I had a nice surprise a few months ago when I unexpectedly received two ebooks from Dean Street Press who were launching their new imprint, Furrowed Middlebrow (in conjunction with Scott from the Furrowed Middlebrow blog). The first one I chose to read was A Chelsea Concerto, a Second World War memoir originally published in 1959.
Frances Faviell lived at 33 Cheyne Place in Chelsea – one of the most heavily bombed areas of London during the war due to its location, close to the Royal Hospital and to several bridges over the River Thames. Her memoir opens in the early days of the war, a period known as the Phoney War because it seemed as though very little was actually happening. During this time, as well as continuing her work as an artist, Frances becomes a Red Cross volunteer, taking part in air-raid drills and trying to ensure that the people of Chelsea are as fully prepared as they can possibly be for whatever may follow.
What follows, of course, is the Blitz, which Faviell describes in vivid detail. Night after night, people living in Chelsea are subjected to one bombing raid after another, emerging from the shelters each morning in fear of what they might find: their home destroyed; a friend or neighbour dead; the roads blocked; an unexploded bomb in the street. With her work as a volunteer, Frances is often at the centre of the action, experiencing and witnessing the most horrifying things, while throughout it all, the Green Cat – her most treasured possession – sits in her window as a symbol of safety and prosperity.
Serene and aloof he sat in the window in the sunlight, surveying with contempt the activities in the street. Everyone begged me to put him down in the cellar with some of the paintings which I had stored there now. But I would not move him. Was he not the Guardian of the Home? He must be treated with respect.
Before the war, Frances had travelled widely and learned to speak several languages, something which enables her to offer help and support to the refugees who have fled to Britain as the Nazis sweep across Europe. There are some real characters amongst the refugees – in particular ‘The Giant’, a large and outspoken Belgian fisherman – and some funny moments, such as the story of Monsieur D, who is suspected of being a spy when mysterious lights show from his window during a blackout. Many of these people, though, are frightened and traumatised and look to Frances for advice and protection. She becomes particularly close to Ruth, a Jewish refugee from Germany, who attempts to kill herself, leaving her young daughter in need of Frances’ care. Nineteen-year-old Catherine, who arrives in London pregnant and unmarried, is another troubled young woman whom Frances finds herself taking under her wing.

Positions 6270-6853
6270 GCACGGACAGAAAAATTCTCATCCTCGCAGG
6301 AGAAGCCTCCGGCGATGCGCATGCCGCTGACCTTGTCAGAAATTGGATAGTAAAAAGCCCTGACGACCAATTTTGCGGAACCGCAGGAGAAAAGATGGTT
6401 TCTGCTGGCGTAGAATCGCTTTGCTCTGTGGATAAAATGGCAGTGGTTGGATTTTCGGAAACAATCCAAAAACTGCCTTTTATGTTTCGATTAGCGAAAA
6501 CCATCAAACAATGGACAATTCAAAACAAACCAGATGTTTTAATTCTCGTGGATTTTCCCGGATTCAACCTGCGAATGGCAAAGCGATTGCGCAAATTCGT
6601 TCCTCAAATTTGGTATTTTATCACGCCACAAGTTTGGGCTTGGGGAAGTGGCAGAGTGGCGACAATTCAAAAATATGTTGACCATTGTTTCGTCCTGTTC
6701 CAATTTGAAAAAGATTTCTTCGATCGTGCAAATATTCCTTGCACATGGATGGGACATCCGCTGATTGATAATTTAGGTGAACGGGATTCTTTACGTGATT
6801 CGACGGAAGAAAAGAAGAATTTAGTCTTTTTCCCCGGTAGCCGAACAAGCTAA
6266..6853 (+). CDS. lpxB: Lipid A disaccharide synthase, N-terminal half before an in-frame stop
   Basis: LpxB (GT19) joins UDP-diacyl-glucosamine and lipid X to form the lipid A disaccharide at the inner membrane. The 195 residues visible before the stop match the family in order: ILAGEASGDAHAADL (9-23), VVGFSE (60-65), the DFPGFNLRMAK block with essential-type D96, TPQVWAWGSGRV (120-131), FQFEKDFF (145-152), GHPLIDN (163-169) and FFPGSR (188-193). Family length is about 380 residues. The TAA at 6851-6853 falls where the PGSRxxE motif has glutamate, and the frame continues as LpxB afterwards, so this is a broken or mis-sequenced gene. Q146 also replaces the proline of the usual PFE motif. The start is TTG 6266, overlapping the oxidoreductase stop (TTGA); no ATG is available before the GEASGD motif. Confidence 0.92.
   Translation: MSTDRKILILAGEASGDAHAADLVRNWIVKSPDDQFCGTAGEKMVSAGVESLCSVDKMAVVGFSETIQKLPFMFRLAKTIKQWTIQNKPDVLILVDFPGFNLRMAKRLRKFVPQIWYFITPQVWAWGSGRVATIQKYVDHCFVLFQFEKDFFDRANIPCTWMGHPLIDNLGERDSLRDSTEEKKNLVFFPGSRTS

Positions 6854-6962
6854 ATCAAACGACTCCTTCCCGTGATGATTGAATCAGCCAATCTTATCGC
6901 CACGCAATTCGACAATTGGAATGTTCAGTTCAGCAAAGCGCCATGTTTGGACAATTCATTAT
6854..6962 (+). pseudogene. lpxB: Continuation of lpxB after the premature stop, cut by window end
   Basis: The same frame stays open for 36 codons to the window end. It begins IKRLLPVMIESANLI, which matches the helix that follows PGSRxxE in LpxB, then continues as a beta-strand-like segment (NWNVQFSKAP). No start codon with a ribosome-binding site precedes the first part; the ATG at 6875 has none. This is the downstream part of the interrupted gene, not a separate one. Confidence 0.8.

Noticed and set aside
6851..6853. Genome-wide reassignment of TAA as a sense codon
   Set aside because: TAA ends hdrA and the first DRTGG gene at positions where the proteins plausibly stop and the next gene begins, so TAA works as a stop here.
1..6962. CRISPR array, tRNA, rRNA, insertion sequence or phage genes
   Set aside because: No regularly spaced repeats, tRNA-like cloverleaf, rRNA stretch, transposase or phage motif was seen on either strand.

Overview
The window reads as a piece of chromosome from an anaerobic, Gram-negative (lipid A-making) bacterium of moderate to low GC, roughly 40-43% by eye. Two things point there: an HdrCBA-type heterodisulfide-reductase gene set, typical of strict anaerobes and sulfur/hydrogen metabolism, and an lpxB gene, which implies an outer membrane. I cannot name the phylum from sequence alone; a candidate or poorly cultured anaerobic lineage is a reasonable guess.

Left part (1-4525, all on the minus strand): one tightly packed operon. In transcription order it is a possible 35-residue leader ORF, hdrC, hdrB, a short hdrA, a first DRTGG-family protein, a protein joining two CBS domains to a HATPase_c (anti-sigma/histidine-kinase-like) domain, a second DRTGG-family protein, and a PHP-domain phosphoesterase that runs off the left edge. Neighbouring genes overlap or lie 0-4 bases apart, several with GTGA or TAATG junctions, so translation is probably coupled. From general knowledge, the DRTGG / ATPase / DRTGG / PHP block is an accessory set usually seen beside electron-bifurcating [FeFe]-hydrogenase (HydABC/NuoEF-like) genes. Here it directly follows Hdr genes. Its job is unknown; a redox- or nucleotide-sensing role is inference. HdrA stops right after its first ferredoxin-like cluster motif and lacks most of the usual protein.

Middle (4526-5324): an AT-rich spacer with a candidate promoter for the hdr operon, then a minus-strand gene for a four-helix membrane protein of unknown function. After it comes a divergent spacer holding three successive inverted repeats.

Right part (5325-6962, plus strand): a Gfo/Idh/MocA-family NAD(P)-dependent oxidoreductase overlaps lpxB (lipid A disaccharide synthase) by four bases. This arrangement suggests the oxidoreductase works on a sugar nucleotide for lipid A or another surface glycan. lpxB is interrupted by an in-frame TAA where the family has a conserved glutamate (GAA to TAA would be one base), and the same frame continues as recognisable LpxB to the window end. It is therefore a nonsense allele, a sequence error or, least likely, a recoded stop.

Despite the terrible things going on around her – and the terrible things she experiences herself – Frances keeps her sense of humour and often manages to see the funny side (when she remembers a government information leaflet on what to do if German parachutists land, for example, or when she talks about her dachshund, Vicki, known as Miss Hitler).
The wording of the pamphlet which we knew was designed to try and avoid the same panic flight as in Belgium and France caused such hilarity everywhere that every current show included some skit on the arrival of parachutists. In the FAP we went about chivvying one another with the words of the clauses about seeing anything suspicious and “Be calm, be quick, be exact” became a joke in every place of work or exercise which we had to carry out with the Civil Defence.
Most of her memories are quite harrowing, though, such as when she describes the horrors of trying to reassemble pieces of bodies blown apart by bombs and the time she was lowered headfirst into a hole in a collapsed building to assist an injured man. But the most vivid and dramatic episode of all comes near the end when Faviell’s own home is bombed – and although we know that Frances must have survived to be able to write this book, the tension and the sense of danger come across so strongly in her writing that we worry for her anyway.
I haven’t read many wartime memoirs and I couldn’t help comparing this one to the few that I have read. It didn’t have quite the emotional impact that Vera Brittain’s Testament of Youth had on me, for example, but I still found it a fascinating and moving read. Frances Faviell wrote several other books which are also available from Dean Street Press; has anyone read any of them, and if so, which would you recommend?